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Living liver donor program performs first transplant

Oct. 15, 2020, 9:34 AM

Liver transplant donor Sam Burnett with surgical team members, from left, Lee Gordon, MD, Lea Matsuoka, MD, Sophoclis Alexopoulos, MD, Martin Montenovo, MD, Ahlie Kerr, RN, and Joseph Awad, MD.
Liver transplant donor Sam Burnett with surgical team members, from left, Lee Gordon, MD, Lea Matsuoka, MD, Sophoclis Alexopoulos, MD, Martin Montenovo, MD, Ahlie Kerr, RN, and Joseph Awad, MD. (photo by Susan Urmy)

by Matt Batcheldor

Three years ago, Tammy Burnett learned her life was threatened by cirrhosis of the liver and needed a transplant. She got on the waiting list at multiple centers, but feared she might die because of the limited supply of matching livers from deceased donors, which could take years to arrive, if ever.

“I cried,” she said. “I was 50. And it’s just like I kind of went downhill from there.”

Last year, Burnett learned about the just-launched living liver donor program at the Vanderbilt Transplant Center, which allows relatives and friends to donate part of their liver to their loved one, something only possible at select centers in the country. The resulting partial livers in the donor and recipient have the ability to regenerate to become fully functional organs, typically within six weeks.

Her son, Sam, stepped up to donate part of his liver, and in March 2020, the two became part of the first living donor liver transplant at Vanderbilt since restarting the program last year, said Sophoclis Alexopoulos, MD, chief of Liver Transplantation. Vanderbilt previously performed living donor liver transplants in the early 2000s.

“We thought that this was a great opportunity because we felt that the risk of his mother waiting on the list was increasing and we were worried that she was going to die without a liver transplant,” said Alexopoulos, associate professor of Surgery. “This was a great opportunity for her son to do something for his mother and save her life.”

Sam Burnett donated part of his liver to his mother, Tammy Burnett. The two became part of the first living donor liver transplant at Vanderbilt since the program was restarted last year.
Sam Burnett donated part of his liver to his mother, Tammy Burnett. The two became part of the first living donor liver transplant at Vanderbilt since the program was restarted last year.

The Vanderbilt Transplant Center has since successfully performed two other living donor transplants, with excellent outcomes in donors and recipients, Alexopoulos said.

A living liver donation gives the recipient the opportunity to receive an organ sooner. People on the transplant list regularly wait months to years to receive an organ from a deceased donor. With a compatible living donor, a transplant patient may receive a live donor liver within weeks.

When Tammy learned that a living donation was possible, she asked all of her eight children, and any one of them would have done it, she said. In the end, Sam was the one chosen.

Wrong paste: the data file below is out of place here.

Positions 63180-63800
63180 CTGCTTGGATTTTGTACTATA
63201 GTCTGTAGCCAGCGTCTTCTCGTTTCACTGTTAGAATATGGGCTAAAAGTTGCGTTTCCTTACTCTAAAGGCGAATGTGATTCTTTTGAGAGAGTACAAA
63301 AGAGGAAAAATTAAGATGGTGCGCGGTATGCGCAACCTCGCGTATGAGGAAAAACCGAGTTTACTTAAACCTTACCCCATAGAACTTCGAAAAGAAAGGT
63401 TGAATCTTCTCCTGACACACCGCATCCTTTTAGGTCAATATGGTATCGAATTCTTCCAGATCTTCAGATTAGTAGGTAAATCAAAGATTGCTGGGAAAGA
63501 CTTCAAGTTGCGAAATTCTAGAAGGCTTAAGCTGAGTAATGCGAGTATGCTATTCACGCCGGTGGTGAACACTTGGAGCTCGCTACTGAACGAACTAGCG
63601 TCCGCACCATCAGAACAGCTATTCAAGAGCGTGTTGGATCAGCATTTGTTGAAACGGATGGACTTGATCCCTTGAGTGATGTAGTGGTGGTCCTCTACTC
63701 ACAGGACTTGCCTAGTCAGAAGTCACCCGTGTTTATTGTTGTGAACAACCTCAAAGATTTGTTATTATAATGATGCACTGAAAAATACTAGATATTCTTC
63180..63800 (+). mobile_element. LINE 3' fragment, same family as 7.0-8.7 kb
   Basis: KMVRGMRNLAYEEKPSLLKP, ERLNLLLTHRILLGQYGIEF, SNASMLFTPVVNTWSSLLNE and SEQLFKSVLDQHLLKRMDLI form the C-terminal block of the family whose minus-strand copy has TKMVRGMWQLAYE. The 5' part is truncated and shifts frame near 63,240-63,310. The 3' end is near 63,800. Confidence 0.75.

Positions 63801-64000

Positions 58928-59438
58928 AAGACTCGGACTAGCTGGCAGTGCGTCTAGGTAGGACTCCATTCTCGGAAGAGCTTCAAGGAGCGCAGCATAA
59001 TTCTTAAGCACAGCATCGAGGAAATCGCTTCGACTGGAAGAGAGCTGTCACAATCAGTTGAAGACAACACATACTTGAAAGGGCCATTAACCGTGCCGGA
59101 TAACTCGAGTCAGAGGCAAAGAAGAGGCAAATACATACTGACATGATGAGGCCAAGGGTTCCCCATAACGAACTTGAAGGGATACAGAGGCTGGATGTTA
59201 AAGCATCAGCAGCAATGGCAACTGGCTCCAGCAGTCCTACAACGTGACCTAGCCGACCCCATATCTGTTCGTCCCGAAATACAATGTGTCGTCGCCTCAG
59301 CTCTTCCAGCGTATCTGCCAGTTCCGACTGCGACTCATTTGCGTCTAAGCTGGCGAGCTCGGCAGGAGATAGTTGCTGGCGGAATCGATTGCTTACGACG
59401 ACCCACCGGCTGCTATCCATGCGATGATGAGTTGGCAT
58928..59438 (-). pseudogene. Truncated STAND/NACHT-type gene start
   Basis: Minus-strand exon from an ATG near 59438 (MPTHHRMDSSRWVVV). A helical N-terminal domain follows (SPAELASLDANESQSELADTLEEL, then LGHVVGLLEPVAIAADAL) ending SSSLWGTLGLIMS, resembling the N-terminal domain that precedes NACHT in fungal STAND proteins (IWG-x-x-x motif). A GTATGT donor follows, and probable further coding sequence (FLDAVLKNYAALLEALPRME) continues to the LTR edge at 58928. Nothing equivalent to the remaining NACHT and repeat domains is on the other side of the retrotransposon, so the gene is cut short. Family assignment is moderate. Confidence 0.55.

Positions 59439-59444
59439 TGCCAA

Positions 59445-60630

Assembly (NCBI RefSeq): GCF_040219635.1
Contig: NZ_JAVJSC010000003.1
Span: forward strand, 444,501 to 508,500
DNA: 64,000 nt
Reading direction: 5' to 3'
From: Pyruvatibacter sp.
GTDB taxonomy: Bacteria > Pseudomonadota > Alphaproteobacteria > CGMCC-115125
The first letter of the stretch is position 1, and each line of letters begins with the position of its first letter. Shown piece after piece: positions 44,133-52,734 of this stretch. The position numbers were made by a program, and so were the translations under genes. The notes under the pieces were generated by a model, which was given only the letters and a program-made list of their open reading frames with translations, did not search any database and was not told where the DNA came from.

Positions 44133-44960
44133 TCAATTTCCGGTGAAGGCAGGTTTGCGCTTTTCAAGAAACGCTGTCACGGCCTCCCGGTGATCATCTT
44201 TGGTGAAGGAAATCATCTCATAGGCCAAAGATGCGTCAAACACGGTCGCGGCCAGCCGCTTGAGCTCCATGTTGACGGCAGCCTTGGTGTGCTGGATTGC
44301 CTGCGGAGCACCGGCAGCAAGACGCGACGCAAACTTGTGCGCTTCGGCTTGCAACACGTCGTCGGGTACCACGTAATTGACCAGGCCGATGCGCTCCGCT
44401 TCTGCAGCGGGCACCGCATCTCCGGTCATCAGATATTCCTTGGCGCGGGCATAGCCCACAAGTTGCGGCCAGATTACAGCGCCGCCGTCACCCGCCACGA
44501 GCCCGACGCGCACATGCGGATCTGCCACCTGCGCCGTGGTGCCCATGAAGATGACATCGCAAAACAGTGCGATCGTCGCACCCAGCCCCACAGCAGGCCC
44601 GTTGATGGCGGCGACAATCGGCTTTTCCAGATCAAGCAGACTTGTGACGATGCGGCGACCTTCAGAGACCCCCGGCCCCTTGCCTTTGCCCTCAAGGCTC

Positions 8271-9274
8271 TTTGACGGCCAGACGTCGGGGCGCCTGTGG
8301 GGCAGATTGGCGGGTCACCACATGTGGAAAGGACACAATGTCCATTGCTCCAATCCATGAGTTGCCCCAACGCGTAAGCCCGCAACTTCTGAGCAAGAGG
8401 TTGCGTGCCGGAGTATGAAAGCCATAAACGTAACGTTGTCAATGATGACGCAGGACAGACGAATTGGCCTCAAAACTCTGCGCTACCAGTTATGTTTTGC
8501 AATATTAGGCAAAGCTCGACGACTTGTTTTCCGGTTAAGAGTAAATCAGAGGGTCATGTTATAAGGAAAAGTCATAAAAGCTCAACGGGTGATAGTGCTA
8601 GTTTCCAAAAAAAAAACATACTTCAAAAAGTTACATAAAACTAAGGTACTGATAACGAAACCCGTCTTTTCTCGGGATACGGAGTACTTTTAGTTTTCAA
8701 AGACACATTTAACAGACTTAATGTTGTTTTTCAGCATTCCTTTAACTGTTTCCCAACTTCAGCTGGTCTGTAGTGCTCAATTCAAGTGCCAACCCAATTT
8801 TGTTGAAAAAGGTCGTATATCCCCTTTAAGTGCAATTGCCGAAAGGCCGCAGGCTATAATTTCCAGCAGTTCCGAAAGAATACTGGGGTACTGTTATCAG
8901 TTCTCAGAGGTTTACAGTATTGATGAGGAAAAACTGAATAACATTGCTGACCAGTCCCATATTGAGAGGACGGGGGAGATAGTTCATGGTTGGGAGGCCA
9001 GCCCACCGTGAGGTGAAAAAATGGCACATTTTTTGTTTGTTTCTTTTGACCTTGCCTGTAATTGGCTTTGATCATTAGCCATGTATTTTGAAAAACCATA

Sam knew how urgent it was. He remembers all the family gatherings the last several years where his mom was sitting in her recliner or in bed, feeling terrible, instead of bouncing around the kitchen as she usually did.

When he learned it was possible to save his mother’s life, it was never a question of whether he would donate part of himself, even if it meant a painful recovery for several weeks.

“If I had to do it over, I would do it all over again,” Sam said.

Tammy was a little taken aback when her son stepped forward to save her life. “Don’t make me cry,” she said, recalling the moment. “It was neat.”

Potential donors are screened in a multistep process, including a questionnaire, a visit with a donor advocate and a medical evaluation.

To donate a liver, the person must be a relative of a recipient, at least 18 and healthy enough to donate the liver.

Criteria include blood compatibility and no addiction to drugs or alcohol, major psychiatric illness or chronic medical conditions. A living liver donor can expect a normal, healthy life, Alexopoulos said.

The Burnetts’ transplant was an all-day procedure, starting with Tammy’s surgery. Once that was well underway, Sam’s procedure began, Alexopoulos said. The procedure involved two transplant teams, more than 20 people all together, including experts from Anesthesia, Surgery, Perfusion and Nursing.

“It took a lot of people to coordinate and make this happen, and that’s what live donor liver transplant is about,” Alexopoulos said. “It’s about having a strong team that works well together to have a successful outcome. I think that’s one of the things that Vanderbilt brings. We bring the depth of skill and dedication and caring to be able to offer this type of procedure safely and successfully.”

Both mother and son have recovered very well.

“I’m doing great,” Tammy said. “Way better than I’ve felt in years.”

Sam acknowledges that he dealt with pain for a few weeks after the procedure, but now is up to about 95% of his former strength and feels great. He complimented his medical team at Vanderbilt.

“I couldn’t have been more impressed, from the evaluation all the way through, even after I came home,” he said. “Dr. Alexopoulos called me personally and talked to me. A couple of days, there he was calling, checking up. And I was just absolutely amazed at the care. It was incredible.”

Alexopoulos said he hopes to spread the word that living donation is now a very real possibility that families in the Burnetts’ situation should consider.

“This is a real option,” he said. “We’re continuing to encourage people to consider it and come forward with it so that we can try and save people’s lives, so that we don’t have people dying waiting for a liver. If there is a way to prevent somebody from dying waiting for a liver, I think that’s really what we’re trying to accomplish.”

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